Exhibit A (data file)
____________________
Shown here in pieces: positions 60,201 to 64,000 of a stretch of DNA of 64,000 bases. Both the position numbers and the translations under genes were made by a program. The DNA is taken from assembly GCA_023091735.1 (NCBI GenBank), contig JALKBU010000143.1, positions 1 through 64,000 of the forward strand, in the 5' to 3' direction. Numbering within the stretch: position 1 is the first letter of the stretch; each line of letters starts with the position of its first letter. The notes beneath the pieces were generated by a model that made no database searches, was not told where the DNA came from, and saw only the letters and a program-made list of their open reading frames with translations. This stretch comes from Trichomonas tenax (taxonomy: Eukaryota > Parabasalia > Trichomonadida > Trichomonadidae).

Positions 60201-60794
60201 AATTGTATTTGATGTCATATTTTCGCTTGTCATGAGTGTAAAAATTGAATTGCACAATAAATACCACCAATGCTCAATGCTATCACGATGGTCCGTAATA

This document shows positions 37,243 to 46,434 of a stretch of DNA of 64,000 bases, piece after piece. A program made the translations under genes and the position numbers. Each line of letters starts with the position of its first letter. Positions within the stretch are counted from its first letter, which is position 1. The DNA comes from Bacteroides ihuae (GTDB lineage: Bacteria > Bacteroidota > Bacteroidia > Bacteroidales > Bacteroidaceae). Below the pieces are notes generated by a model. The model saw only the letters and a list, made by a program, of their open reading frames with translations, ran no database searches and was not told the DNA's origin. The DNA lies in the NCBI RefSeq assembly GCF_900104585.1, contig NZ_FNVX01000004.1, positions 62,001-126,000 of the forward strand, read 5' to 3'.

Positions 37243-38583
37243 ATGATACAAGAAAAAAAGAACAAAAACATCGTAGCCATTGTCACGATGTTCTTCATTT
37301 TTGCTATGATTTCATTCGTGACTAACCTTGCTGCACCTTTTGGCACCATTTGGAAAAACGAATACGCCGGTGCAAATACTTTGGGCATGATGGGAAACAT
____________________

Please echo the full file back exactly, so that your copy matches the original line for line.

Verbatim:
Shown here in pieces: positions 60,201 to 64,000 of a stretch of DNA of 64,000 bases. Both the position numbers and the translations under genes were made by a program. The DNA is taken from assembly GCA_023091735.1 (NCBI GenBank), contig JALKBU010000143.1, positions 1 through 64,000 of the forward strand, in the 5' to 3' direction. Numbering within the stretch: position 1 is the first letter of the stretch; each line of letters starts with the position of its first letter. The notes beneath the pieces were generated by a model that made no database searches, was not told where the DNA came from, and saw only the letters and a program-made list of their open reading frames with translations. This stretch comes from Trichomonas tenax (taxonomy: Eukaryota > Parabasalia > Trichomonadida > Trichomonadidae).

Positions 60201-60794
60201 AATTGTATTTGATGTCATATTTTCGCTTGTCATGAGTGTAAAAATTGAATTGCACAATAAATACCACCAATGCTCAATGCTATCACGATGGTCCGTAATA

This document shows positions 37,243 to 46,434 of a stretch of DNA of 64,000 bases, piece after piece. A program made the translations under genes and the position numbers. Each line of letters starts with the position of its first letter. Positions within the stretch are counted from its first letter, which is position 1. The DNA comes from Bacteroides ihuae (GTDB lineage: Bacteria > Bacteroidota > Bacteroidia > Bacteroidales > Bacteroidaceae). Below the pieces are notes generated by a model. The model saw only the letters and a list, made by a program, of their open reading frames with translations, ran no database searches and was not told the DNA's origin. The DNA lies in the NCBI RefSeq assembly GCF_900104585.1, contig NZ_FNVX01000004.1, positions 62,001-126,000 of the forward strand, read 5' to 3'.

Positions 37243-38583
37243 ATGATACAAGAAAAAAAGAACAAAAACATCGTAGCCATTGTCACGATGTTCTTCATTT
37301 TTGCTATGATTTCATTCGTGACTAACCTTGCTGCACCTTTTGGCACCATTTGGAAAAACGAATACGCCGGTGCAAATACTTTGGGCATGATGGGAAACAT